Written by Sarah Psaradelis
Published: March 23, 2023
Image Credit © reptiles4all/


Echolocation is a physiological process for locating objects by emitting and receiving sound waves.


Echolocation is a type of auditory imaging system. It allows an animal such as a bat to locate objects by relying on sound waves. The animal emits the sound waves before those sound waves reflect back to the animal. Then, the animal’s brain processes the sound waves, allowing them to get a better understanding of its environment.

Echolocation is also possible in humans to a certain extent.

Echolocation Explained

Flying Bat Hunting in Forest
Bats are one of the most well-known users of echolocation.

©Rudmer Zwerver/

Echolocation is essentially the animal’s way of “seeing with sound”, as these animals rely on echolocation for various reasons that allow them to survive and function. There are certain animals that primarily rely on sound to navigate their environment, rather than their eyes or sense of smell. This is necessary when the animal is in an environment with poor visibility, navigating deep depths in the ocean, or has impaired vision. Think of it as nature’s very own biological sonar system.

The animal produces the sound waves, which reflect on various objects in the animal’s environment. Specifically, this could be the animal’s prey, other animals, or even obstacles. Further, each sound reflection allows the animal to determine what type of obstacle is in the environment, and it can range in size, appearance, and distance. Echolocation allows some animals to locate things in a dark environment, especially if the animal has their other senses impaired, such as their eyes.

In terms of animals that use echolocation, such as a bat, can range from 11 kHz to 212 kHz. Some of the frequencies are inaudible to humans since some frequencies produced by echolocating bats fall out of our hearing range. These are ultrasonic sounds, and animals emit them at frequencies too high for humans to hear. The bottlenose dolphin typically produces frequencies at 40 kHz to 150 kHz for echolocation; humans generally hear that.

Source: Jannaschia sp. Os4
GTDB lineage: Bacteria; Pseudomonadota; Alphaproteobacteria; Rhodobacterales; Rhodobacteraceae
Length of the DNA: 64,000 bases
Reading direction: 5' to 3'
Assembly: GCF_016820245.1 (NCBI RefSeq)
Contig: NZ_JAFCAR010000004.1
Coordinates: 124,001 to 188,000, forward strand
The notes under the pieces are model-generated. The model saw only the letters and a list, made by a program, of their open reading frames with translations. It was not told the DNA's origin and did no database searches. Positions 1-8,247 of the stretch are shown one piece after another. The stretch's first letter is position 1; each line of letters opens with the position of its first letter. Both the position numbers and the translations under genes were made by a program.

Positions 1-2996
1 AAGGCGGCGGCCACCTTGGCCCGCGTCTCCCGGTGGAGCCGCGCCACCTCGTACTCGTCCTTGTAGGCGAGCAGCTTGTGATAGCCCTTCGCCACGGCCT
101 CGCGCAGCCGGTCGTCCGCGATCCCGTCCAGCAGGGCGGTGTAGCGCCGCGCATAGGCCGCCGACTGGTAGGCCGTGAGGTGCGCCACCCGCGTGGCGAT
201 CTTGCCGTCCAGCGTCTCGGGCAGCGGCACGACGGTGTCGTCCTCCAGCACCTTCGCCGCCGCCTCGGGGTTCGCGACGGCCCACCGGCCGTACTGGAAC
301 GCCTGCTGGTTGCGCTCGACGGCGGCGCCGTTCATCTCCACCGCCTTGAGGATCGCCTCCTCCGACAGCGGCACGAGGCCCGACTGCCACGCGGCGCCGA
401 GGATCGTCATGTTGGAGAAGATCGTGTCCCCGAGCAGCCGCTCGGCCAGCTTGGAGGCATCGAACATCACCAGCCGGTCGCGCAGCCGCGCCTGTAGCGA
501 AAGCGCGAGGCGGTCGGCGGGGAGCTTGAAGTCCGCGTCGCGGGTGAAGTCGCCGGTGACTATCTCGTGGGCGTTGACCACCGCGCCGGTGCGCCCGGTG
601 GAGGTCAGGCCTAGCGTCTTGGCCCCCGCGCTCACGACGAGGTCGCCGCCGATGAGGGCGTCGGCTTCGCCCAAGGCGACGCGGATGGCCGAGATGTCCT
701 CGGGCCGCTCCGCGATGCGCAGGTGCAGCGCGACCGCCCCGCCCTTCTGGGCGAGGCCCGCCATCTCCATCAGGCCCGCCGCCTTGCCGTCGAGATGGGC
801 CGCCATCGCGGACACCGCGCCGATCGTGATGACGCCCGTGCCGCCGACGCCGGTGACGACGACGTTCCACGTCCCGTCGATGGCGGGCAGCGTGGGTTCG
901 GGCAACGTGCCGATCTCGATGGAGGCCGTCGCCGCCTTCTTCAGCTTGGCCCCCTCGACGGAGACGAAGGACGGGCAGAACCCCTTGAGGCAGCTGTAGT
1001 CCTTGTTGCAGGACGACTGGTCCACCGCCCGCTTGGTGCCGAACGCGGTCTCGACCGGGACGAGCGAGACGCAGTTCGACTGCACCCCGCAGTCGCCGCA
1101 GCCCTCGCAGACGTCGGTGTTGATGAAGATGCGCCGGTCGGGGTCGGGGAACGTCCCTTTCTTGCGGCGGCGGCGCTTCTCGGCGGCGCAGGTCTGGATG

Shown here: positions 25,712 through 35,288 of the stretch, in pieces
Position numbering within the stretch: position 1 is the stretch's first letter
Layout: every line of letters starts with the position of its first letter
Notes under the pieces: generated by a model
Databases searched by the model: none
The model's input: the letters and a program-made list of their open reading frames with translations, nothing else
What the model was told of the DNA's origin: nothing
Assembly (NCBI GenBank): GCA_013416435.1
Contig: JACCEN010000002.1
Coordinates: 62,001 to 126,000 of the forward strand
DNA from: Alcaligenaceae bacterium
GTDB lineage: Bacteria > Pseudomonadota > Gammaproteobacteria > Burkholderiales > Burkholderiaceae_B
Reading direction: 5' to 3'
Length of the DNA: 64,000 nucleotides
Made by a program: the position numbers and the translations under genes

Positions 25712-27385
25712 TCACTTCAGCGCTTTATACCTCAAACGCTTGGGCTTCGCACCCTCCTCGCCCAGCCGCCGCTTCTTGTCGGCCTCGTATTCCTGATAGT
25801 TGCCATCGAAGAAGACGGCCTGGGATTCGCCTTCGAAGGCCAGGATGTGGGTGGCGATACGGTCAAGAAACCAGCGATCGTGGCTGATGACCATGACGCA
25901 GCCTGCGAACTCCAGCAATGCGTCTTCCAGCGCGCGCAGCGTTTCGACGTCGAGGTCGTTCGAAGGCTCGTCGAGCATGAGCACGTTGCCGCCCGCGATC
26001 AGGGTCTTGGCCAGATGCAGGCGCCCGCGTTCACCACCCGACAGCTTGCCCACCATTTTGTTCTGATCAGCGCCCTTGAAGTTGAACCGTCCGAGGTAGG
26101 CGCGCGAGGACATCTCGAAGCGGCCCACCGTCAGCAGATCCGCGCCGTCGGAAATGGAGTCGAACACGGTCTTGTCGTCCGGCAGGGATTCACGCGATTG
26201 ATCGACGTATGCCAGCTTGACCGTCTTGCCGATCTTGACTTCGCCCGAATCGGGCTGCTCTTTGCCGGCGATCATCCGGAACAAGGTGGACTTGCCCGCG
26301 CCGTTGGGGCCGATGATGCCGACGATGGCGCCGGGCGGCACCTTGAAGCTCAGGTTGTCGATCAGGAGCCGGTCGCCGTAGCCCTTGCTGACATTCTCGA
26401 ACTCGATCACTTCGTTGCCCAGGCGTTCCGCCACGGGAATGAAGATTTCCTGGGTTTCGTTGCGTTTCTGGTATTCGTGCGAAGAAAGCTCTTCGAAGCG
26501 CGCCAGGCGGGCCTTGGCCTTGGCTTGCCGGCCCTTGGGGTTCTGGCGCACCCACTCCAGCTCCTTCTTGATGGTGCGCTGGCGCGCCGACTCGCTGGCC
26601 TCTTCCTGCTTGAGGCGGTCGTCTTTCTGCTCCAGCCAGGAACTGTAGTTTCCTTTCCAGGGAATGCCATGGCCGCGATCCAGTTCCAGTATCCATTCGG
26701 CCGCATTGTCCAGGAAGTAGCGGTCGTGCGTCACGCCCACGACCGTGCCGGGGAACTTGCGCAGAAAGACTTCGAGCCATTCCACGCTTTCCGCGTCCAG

The frequencies can range in audibility depending on the animals, and the human ear can hear some sounds from bats. The bat’s larynx (voice box) emits these high-frequency calls, which bounce or reflect off nearby objects, allowing these animals to process the surrounding environment by listening to the echoes.

How Different Animals Produce Echolocation Frequencies

Marine animals that use echolocation, like dolphins, use it to locate food sources.

© de Villiers

Most animals produce the frequencies necessary for echolocation by contracting their larynx organ. The larynx is an organ located at the top of the neck, and it is responsible for certain echolocating terrestrial animals like bats to produce high-frequency sounds. These sounds emit from the bat’s nostrils or mouth and vary in pitch. To hear the frequencies emitted, the bat has several different parts to their inner and external ear that allows them to receive and perceive the emitted sounds.

In aquatic animals like Odontoceti or toothed whales that echolocate by clicking, the sound is produced by the whales’ phonic lips. The whale produces a series of rapid clicks that are projected in front of the whale as it passes through the melon, a group of tissue located between the whale’s snout and blowhole. The air sacs of the whale allow the sound to be transmitted effectively into the water. The different structures of the whale’s inner ear allow them to hear the emitted clicks.

Uses of Echolocation

Animals That Use Sonar-oilbird
Oilbirds can navigate in the dark using echolocation.

©Petr Simon/

Echolocation has the following uses and functions in animals:

  • Orientation
  • Obstacle avoidance
  • Food procurement
  • Avoiding predators
  • Locating prey
  • Social interactions
  • Communication with young or other group members
  • Finding mates

Animals That Use Echolocation

Animals That Use Echolocation
Similar to bats, a shrew’s echolocation is perceived in the form of high-pitched squeaks.

©Rudmer Zwerver/

  • Bats
  • Whales
  • Dolphins
  • Oilbird
  • Swiftlets from the Aerodramus genus and Collocalia troglodytes
  • Pygmy dormice
  • Shrews
  • Tenrecs
  • Aye-aye primate

Share this post on:
About the Author

I am an animal lover that not only enjoys owning and getting to care for them, but also writing about them! I currently own fish, a crested gecko, an adorable hamster, fancy rats, and a docile tarantula. Writing has become my passion and I enjoy writing about the animals I love so dearly so that I can share my knowledge and expertise in my work.